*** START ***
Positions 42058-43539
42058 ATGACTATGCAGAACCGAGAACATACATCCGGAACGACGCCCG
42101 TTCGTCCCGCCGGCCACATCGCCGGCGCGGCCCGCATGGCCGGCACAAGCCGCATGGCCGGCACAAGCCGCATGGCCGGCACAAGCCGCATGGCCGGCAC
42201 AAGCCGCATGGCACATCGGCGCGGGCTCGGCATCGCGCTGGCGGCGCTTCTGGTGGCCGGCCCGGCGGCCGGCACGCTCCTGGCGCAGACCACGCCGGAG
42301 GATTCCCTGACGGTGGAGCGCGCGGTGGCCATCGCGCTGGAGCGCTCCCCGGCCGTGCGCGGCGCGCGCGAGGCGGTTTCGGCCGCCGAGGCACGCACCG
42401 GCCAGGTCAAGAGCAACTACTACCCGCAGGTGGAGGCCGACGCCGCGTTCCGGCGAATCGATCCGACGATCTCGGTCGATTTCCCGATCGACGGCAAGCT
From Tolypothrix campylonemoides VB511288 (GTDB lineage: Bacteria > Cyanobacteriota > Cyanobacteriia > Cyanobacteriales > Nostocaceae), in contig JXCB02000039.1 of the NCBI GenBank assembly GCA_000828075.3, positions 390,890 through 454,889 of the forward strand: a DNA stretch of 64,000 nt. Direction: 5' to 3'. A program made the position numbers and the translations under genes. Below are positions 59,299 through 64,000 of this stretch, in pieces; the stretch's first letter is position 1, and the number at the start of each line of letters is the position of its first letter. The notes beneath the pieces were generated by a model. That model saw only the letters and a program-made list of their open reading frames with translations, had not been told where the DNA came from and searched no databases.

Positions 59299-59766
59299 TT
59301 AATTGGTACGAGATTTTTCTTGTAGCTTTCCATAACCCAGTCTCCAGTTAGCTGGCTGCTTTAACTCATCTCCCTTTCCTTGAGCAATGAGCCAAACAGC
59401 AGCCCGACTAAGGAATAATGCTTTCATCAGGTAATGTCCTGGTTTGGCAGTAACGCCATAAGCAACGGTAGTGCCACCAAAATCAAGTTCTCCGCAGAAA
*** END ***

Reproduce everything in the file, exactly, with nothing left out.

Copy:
Positions 42058-43539
42058 ATGACTATGCAGAACCGAGAACATACATCCGGAACGACGCCCG
42101 TTCGTCCCGCCGGCCACATCGCCGGCGCGGCCCGCATGGCCGGCACAAGCCGCATGGCCGGCACAAGCCGCATGGCCGGCACAAGCCGCATGGCCGGCAC
42201 AAGCCGCATGGCACATCGGCGCGGGCTCGGCATCGCGCTGGCGGCGCTTCTGGTGGCCGGCCCGGCGGCCGGCACGCTCCTGGCGCAGACCACGCCGGAG
42301 GATTCCCTGACGGTGGAGCGCGCGGTGGCCATCGCGCTGGAGCGCTCCCCGGCCGTGCGCGGCGCGCGCGAGGCGGTTTCGGCCGCCGAGGCACGCACCG
42401 GCCAGGTCAAGAGCAACTACTACCCGCAGGTGGAGGCCGACGCCGCGTTCCGGCGAATCGATCCGACGATCTCGGTCGATTTCCCGATCGACGGCAAGCT
From Tolypothrix campylonemoides VB511288 (GTDB lineage: Bacteria > Cyanobacteriota > Cyanobacteriia > Cyanobacteriales > Nostocaceae), in contig JXCB02000039.1 of the NCBI GenBank assembly GCA_000828075.3, positions 390,890 through 454,889 of the forward strand: a DNA stretch of 64,000 nt. Direction: 5' to 3'. A program made the position numbers and the translations under genes. Below are positions 59,299 through 64,000 of this stretch, in pieces; the stretch's first letter is position 1, and the number at the start of each line of letters is the position of its first letter. The notes beneath the pieces were generated by a model. That model saw only the letters and a program-made list of their open reading frames with translations, had not been told where the DNA came from and searched no databases.

Positions 59299-59766
59299 TT
59301 AATTGGTACGAGATTTTTCTTGTAGCTTTCCATAACCCAGTCTCCAGTTAGCTGGCTGCTTTAACTCATCTCCCTTTCCTTGAGCAATGAGCCAAACAGC
59401 AGCCCGACTAAGGAATAATGCTTTCATCAGGTAATGTCCTGGTTTGGCAGTAACGCCATAAGCAACGGTAGTGCCACCAAAATCAAGTTCTCCGCAGAAA